Strategic partnerships: helping or hindering security?

The Japanese Maritime Self-Defence Force have brought two Asagiri class destroyers and a Soryu class submarine to Australia and will take part in the bilateral Exercise Nichi Gou Trident with the Royal Australian Navy until 26 April 2016. (Photo: AAP).

Authors: H. D. P. Envall, ANU, and Ian Hall, Griffith University

Strategic partnerships are becoming central to the management of international security in the Asia-Pacific region. All the major powers and many of the minor ones have entered into multiple partnerships with both friends and potential strategic rivals. China, for instance, has cultivated close to 50 strategic partnerships across the region and beyond, with nations as diverse as Afghanistan, Australia and India. By contrast, India has about 20 or so partnerships and Japan around 10.

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Will Australia’s election make any difference to its foreign policy?

Minister for Foreign Affairs Julie Bishop and Prime Minister Malcolm Turnbull during Question Time at Parliament House in Canberra on 2 May 2016. (Photo: AAP).

Author: Editors, East Asia Forum

The traditional conception of foreign policy choice is that it is embedded in the DNA of nation states, where they sit in the international community and how they calculate their interests in international affairs. Read more…

Australian election offers few choices on foreign policy

Prime Minister Malcolm Turnbull and Leader of the Opposition Bill Shorten arrive during the reopening of Parliament in the Senate chamber at Parliament House in Canberra on 18 April 2016. (Photo: AAP).

Author: Russell Trood, Griffith University

Australians will go to a federal election on 2 July 2016. At first glance the 19 seats in the House of Representatives that the Labor Party — the current Opposition — needs to win to take government seems a heroic undertaking. Yet, if the early polls are any indication, this may not be too far beyond its reach.
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Australia–Singapore defence deal is smart, but not risk-free

Royal Australian Air Force Roulettes perform aerobatic displays during a preview ahead of the Singapore Airshow in Singapore, 18 February 2008. (Photo: AAP).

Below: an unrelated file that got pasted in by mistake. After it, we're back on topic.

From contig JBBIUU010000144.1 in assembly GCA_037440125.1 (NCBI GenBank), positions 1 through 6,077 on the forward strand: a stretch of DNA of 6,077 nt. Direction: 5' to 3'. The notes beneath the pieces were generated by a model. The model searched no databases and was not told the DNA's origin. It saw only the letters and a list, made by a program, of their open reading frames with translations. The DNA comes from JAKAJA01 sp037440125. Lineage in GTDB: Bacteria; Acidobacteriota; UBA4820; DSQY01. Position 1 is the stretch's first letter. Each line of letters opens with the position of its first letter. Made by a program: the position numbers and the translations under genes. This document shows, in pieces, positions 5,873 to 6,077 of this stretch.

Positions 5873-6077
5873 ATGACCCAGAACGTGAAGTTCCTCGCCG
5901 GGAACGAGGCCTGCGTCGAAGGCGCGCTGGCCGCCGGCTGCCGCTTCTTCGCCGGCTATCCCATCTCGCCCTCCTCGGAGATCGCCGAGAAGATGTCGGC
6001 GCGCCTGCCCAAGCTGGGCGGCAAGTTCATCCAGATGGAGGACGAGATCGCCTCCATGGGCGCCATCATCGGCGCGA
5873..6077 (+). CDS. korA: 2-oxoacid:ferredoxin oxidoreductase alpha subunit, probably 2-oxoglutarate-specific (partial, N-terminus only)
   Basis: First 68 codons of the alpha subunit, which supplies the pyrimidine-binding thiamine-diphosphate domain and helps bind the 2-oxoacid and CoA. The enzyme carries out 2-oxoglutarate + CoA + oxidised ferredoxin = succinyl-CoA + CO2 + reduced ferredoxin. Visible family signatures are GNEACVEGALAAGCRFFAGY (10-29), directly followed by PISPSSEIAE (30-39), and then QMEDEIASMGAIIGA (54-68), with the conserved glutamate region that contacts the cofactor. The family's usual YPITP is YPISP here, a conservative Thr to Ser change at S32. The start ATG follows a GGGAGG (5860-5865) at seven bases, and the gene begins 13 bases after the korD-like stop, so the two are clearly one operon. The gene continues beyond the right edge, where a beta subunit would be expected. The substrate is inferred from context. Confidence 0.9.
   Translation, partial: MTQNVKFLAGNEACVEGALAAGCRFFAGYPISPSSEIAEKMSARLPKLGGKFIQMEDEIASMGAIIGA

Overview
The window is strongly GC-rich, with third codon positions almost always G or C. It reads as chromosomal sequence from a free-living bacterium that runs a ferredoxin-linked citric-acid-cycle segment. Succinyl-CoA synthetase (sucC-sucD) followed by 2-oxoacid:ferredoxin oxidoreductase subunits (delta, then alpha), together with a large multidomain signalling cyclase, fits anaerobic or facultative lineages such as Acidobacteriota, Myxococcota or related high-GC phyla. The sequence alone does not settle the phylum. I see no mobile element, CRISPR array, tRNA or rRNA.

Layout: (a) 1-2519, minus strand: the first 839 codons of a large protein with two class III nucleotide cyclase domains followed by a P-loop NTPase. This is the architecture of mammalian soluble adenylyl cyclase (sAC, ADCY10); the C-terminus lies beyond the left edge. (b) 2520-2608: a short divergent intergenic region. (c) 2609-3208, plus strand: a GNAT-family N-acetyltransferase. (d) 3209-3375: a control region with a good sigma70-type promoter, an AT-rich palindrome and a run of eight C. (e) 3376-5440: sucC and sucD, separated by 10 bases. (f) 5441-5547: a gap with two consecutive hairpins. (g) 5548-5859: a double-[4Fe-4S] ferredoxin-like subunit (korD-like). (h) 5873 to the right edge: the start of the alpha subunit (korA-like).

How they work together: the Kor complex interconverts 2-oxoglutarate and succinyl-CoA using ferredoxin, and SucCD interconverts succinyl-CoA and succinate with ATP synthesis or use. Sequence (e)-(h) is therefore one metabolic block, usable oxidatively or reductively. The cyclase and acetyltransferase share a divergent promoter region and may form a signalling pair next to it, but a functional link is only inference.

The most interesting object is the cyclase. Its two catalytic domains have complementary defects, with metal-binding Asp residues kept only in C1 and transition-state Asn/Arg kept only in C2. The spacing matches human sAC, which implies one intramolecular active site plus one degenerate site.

Author: Michael Barr, Flinders University

Let there be no doubt about who is the main winner from the Australia–Singapore Comprehensive Strategic Partnership (CSP) signed on 6 May. It is Singapore. This tiny country is a quarter the size of the Australian city of Melbourne by land mass and it lacks space more than anything else. Read more…

Unravelling Timor-Leste’s Greater Sunrise strategy


Author: Bec Strating, La Trobe University

Disputes over the resource-rich Timor Sea have consumed bilateral relations between Timor-Leste and Australia. In 2006, Timor-Leste’s then foreign minister José Ramos-Horta and his Australian counterpart, Alexander Downer, signed the Treaty of Certain Maritime Arrangements in the Timor Sea (CMATS). The treaty aimed to distribute revenues derived from the lucrative but disputed Greater Sunrise oil and gas field.

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Asian integration a key part of Australia’s economic transition

Author: Shiro Armstrong, ANU

Australia, as in the past, has the potential to play a role in shaping the Asian economic cooperation agenda in a way that deepens regional economic linkages and lifts the growth potential of Asian economies. Read more…

Chinese investment and national security: what Australians think

A patrol boat docking at Darwin Port, 17 May 2016. (Photo: AAP).

Authors: James Laurenceson and Hannah Bretherton, ACRI

In response to recent Chinese interest in infrastructure assets, the Australian government is under pressure to tighten its foreign investment review framework on national security grounds. Read more…